The publisher behind the Yellow Pages directories has lost its suit against a rival for alleged copyright infringement, after the High Court dismissed its claims.
Global Yellow Pages (GYP) had alleged that Promedia Directories, which publishes the Green Book, had copied from four of its directories from 2003 to 2009. The directories are three printed ones - the Business Listings, the Yellow Pages Business and the Yellow Pages Consumer - and the online Internet Yellow Pages.
But Justice George Wei, in judgment grounds issued last week, ruled that GYP did not have copyright in some of the works cited. As there was no copyright, there was no infringement.
In the cited works in which GYP had copyright, the judge found that there was no infringement by Promedia, as there was no substantial reproduction that could amount to infringement.
The judge dismissed GYP' s entire claim of copyright infringement and allowed Promedia's counter-claim against it for groundless threat of copyright infringement. He ordered damages on the counter-claim payable by GYP to be assessed separately; Promedia was also awarded costs.
It is understood the test case - first filed in 2009 and culminating in a 23-day trial in late 2014 - is important in clarifying copyright laws, with potential impact on other directory publishers.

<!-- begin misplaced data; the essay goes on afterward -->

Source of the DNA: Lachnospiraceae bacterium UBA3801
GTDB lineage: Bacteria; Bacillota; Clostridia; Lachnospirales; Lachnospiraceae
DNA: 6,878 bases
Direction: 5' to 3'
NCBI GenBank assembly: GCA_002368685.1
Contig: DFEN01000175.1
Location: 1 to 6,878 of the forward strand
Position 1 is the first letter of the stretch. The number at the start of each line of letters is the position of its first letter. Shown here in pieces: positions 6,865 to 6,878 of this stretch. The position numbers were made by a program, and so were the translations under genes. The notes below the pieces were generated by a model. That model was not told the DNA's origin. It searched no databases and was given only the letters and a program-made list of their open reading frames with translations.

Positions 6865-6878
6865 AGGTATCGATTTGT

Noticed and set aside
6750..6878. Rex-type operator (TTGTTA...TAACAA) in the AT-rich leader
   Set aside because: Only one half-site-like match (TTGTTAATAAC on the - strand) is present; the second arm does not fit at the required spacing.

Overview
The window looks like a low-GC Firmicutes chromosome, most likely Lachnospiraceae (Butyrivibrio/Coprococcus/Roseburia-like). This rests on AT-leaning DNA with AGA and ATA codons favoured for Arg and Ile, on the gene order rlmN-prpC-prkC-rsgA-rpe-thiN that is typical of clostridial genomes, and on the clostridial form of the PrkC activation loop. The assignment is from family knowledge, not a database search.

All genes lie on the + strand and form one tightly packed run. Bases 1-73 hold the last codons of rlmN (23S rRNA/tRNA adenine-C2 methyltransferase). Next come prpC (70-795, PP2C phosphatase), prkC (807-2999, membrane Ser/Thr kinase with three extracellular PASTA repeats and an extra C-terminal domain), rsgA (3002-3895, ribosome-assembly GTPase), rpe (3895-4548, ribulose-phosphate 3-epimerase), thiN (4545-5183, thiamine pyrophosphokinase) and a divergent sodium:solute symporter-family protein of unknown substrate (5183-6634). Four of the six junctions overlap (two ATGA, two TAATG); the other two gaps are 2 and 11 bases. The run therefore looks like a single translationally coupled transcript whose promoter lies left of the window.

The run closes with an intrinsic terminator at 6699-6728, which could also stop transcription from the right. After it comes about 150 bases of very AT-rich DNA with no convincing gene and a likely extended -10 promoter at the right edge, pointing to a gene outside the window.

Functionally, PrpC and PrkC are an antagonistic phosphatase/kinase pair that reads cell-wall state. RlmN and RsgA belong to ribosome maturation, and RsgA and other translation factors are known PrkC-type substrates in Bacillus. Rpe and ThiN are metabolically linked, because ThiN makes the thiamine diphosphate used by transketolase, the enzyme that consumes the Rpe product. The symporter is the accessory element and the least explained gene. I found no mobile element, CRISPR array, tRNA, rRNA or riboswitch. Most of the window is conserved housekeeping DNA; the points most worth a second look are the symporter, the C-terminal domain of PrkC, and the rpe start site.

At issue is whether any firm should have intellectual property rights over published names, addresses, phone and fax numbers of firms and businesses, which are facts for information.
"Copyright does not subsist in individual listings. The form of expression contained in the listings does not meet the level of originality - if there is any originality at all - for copyright protection to be conferred," said Justice Wei.
To grant GYP copyright protection over the individual listings would be tantamount to granting it copyright over them, and "thus a monopoly over the use of the bare facts themselves", he said in the judgment grounds.
GYP's lawyers Bryan Ghows and Wang Yingyu had argued there were "substantial similarities" between Promedia's printed Green Book, digital CD-ROM directory and online directory, and the Yellow Pages listings.
GYP claimed copyright in the individual listings, such as a name, address and telephone number, noting that it had to verify, enhance and classify the raw data from telcos Singtel and M1.
It also claimed copyright in listings under a classification such as engineers or doctors.
GYP alleged that Promedia could not have obtained information on these listings without copying them from GYP's own directories.
Promedia's lawyers G. Radakrishnan and Mark Teng denied GYP's claims "tooth and nail", pointing out that telephone directories, being fact-based, will inevitably be similar in content.
Promedia added that it had its own database of companies and businesses, which was regularly updated from different sources.
The judge held that while GYP would own the copyright in its directories as a whole and the copyright in the compilations in each directory, there is no copyright in the individual listings as "they are essentially facts, and there cannot be copyright in facts".
"It is senseless to speak of anyone... owning or having copyright monopoly over the use of the information in each parcel of subscriber information or each subscriber listing.
"These are facts which no one can claim copyright ownership over; they are entitled to be used by everyone," said Justice Wei.